Flood cresting lower, earlier

Floods and FloodingChesapeake BayTravelNatureRestaurant and Catering IndustryPort DepositWeather

Officials in Port Deposit said Saturday that 30 floodgates remained open at the Conowingo Dam as water steadily receded, though the town remained under its mandatory evacuation.

"It's looking a lot better than yesterday," said Mike Dixon, Cecil County spokesman. "The water is slowly receding, so it appears the worst has passed. But it will take some time for it to clear out."

As Port Deposit and Havre de Grace continued to deal with flooding and debris in the streets Friday, the Conowingo Dam's operator said a surge in water coming down the Susquehanna River, officials had anticipated opening all of the Dam's 50 floodgates; the most that were opened during the flooding caused by heavy rains from the remnants of Tropical Storm Lee was 43 on Thursday night.

"We never got there, and as the event continues to unfold, the numbers have gotten better," Dixon said, adding that officials would soon begin damage assessments as the water continued to recede, though it was too early to say when clean-up efforts might begin and the town's residents could return.

Officials with Exelon Hydro, a division of Exelon Power, said in a release that it would open no more than 33 crest gates Saturday along the Conowingo Dam spillway to manage the Susquehanna River flow.

"Projections are much lower even than what we had last night," said Valencia McClure, spokeswoman for Exelon. "We're definitely trinkling down."

All but 40 residents had fled under the county's mandatory evacuation Friday, and the town opened a shelter, but closed it after only one person retreated there.

The situation was bad enough, with residents wading or paddling canoes through murky, smelly, oily water that covered backyards and reached as high as the porches of some homes along Port Deposit's Main Street.

"If it stays like this, we'll be OK. But my concern is we haven't gotten it all yet," said Kathi Leeds, who has lived in the town for more than 20 years and was checking on a friend's condominium. "A lot of cleanup is going to have to be done. It's just a waiting game now."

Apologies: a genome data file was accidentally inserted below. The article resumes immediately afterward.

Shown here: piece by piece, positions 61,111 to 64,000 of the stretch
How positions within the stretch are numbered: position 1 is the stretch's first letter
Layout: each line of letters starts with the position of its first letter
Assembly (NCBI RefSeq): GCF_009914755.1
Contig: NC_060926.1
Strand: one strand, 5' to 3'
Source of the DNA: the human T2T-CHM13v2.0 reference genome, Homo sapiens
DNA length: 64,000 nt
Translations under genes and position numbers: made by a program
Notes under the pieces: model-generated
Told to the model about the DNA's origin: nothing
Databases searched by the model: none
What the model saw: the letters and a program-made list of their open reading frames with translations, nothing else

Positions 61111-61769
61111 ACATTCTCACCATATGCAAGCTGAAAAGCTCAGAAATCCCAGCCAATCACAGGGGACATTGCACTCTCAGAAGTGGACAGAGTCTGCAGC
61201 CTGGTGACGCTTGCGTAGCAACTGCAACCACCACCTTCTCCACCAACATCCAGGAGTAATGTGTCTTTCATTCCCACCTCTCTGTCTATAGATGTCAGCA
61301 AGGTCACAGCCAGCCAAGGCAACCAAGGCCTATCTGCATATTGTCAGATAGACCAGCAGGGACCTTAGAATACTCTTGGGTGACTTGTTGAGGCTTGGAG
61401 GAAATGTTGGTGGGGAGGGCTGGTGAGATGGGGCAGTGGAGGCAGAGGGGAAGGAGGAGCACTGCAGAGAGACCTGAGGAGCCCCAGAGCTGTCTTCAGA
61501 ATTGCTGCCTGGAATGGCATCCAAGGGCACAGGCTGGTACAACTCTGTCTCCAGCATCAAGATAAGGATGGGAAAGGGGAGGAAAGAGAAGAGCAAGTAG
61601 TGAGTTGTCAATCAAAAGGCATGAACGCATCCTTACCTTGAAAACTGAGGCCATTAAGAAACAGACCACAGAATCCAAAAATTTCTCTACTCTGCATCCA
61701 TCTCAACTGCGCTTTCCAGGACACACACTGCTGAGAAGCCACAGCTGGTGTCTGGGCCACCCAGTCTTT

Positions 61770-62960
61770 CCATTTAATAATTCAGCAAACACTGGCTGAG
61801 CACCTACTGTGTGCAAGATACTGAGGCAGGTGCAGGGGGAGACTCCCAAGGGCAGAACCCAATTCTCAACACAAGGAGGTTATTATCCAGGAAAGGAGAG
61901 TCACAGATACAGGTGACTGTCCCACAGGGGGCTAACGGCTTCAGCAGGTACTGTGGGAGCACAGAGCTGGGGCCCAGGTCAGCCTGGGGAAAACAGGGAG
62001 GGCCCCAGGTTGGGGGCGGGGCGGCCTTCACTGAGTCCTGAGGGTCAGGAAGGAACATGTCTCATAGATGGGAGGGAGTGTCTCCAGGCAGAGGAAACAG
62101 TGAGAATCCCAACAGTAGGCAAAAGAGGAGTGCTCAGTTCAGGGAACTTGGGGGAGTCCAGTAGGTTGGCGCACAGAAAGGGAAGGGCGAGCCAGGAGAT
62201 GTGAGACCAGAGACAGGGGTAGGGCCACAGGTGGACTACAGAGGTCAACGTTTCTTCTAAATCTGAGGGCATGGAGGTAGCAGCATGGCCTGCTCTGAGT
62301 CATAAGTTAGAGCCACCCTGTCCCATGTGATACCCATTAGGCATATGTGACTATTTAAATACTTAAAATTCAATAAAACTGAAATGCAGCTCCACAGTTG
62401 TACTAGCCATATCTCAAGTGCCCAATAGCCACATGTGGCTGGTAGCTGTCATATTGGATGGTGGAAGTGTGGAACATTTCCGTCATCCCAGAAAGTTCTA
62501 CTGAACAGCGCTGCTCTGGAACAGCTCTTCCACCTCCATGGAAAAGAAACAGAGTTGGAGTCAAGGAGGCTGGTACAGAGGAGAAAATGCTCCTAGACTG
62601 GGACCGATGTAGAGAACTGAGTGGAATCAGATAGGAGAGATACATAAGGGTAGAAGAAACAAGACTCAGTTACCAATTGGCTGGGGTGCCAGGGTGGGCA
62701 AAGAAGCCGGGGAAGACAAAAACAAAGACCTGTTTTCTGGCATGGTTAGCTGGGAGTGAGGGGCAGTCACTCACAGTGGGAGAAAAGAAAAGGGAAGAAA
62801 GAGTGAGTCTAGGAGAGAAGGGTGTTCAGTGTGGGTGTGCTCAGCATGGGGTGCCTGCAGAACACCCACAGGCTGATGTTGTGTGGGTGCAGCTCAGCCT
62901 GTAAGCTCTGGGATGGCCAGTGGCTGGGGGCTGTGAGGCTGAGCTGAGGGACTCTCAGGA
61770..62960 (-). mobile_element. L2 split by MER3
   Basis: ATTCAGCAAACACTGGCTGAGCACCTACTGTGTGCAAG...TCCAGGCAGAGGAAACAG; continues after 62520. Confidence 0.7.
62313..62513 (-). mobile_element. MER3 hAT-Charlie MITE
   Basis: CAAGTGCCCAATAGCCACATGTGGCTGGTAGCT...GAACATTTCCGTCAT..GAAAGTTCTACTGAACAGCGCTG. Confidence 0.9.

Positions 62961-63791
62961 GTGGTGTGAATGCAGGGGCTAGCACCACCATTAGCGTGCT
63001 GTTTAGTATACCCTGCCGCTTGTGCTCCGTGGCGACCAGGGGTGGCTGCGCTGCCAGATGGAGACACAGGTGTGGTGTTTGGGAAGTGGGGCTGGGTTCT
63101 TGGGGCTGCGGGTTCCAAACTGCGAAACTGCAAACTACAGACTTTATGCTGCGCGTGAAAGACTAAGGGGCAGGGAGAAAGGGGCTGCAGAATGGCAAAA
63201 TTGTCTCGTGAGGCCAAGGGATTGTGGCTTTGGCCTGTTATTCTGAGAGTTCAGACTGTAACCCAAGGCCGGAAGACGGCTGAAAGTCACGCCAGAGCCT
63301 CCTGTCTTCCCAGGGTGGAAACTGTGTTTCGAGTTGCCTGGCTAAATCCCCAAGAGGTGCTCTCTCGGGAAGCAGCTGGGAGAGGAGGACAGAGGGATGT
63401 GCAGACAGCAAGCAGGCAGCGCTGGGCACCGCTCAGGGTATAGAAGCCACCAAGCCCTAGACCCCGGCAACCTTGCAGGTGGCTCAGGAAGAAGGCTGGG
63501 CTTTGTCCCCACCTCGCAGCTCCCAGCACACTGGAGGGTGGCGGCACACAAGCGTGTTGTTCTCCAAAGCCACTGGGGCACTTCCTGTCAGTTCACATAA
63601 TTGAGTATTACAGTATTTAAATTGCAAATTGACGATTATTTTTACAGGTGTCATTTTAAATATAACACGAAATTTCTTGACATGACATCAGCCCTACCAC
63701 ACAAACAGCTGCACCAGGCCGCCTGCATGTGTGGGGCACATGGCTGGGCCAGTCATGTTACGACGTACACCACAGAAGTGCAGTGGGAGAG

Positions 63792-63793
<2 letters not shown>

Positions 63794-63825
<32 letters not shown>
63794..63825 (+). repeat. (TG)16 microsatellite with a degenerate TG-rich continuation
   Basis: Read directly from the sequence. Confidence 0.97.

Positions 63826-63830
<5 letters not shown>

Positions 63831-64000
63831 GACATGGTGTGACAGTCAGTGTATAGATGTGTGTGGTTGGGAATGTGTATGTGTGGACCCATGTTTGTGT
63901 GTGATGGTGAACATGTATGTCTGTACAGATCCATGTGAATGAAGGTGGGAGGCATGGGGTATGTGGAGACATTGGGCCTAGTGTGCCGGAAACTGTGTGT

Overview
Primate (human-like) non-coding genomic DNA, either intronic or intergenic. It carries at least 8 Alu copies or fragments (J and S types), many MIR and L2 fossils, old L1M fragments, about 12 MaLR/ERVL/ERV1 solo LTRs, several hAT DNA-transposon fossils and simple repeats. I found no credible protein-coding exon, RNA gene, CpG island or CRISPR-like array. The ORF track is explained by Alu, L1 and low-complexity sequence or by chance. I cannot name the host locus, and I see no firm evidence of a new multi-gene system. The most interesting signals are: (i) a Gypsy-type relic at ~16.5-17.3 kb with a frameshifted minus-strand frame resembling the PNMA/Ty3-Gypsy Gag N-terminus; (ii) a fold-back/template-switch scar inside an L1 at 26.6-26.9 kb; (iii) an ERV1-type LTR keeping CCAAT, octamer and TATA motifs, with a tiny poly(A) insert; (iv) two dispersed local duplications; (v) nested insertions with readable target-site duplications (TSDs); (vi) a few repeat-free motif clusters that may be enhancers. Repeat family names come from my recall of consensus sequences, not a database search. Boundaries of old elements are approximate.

At 10 p.m. Friday, only 35 floodgates were open, Cecil County emergency managers said. Based on flow projections, Exelon Energy Corp. expected to open 40 at most, company officials said.

Emergency managers downstream had been told that such fluctuations were possible but should not cause major changes in water levels in the towns.

At midafternoon, Cecil County officials said they expected water levels to stay "relatively flat over the next 24 hours. We will stay in major flood stage [over 28.5 feet] until noon Sunday and not fall below flood stage [23.5 feet] until Monday."

Jim Poirier, a meteorologist at the National Weather Service's forecast office in Mount Holly, N.J., said, "It's still probably going to rise some, and then recede overnight a little bit. With these fluctuations, it's probably impossible … to get a specific crest and time."

After a peak at 32.41 feet before dawn Friday, the flood was the third-highest since the dam was built, behind the record flood during Tropical Storm Agnes in 1972 and a winter storm in January 1996.

Gov. Martin O'Malley has requested a federal disaster declaration for Maryland in the wake of flooding from Hurricane Irene and the remnants of Tropical Storm Lee. If approved, the declaration would make federal resources available through the Federal Emergency Management Agency to assist with the storm response and the recovery.

Cecil County officials reopened a shelter at Perryville High School on Friday afternoon as more people started to show up. All but about 40 people living in Port Deposit's flooded area had fled under mandatory evacuation orders, town officials said.

Gayle Wysock, the owner of C.M. Tugs Grub 'n Pub, was high and dry, preparing free meals for the people left in town and emergency workers. "It's our responsibility as a community to help out any way we can," she said. "It could be worse. We could be in [wildfire-ravaged] Texas and have nothing to come back to."

Cecil County spokesman Mike Dixon said things in town "are looking a little bit better, but we're still looking at some serious flooding."

The air in town smelled of spilled fuel, and amid the floating trash were propane tanks and home heating oil tanks. County authorities were sending swift-water rescue teams on patrol every three hours to survey the area and to check on people still in town, as well as to try to secure some of the fuel containers to prevent fire hazards.

Residents and neighbors, many carrying cameras, walked north on the railroad tracks parallel to the Susquehanna to view the water levels and damage.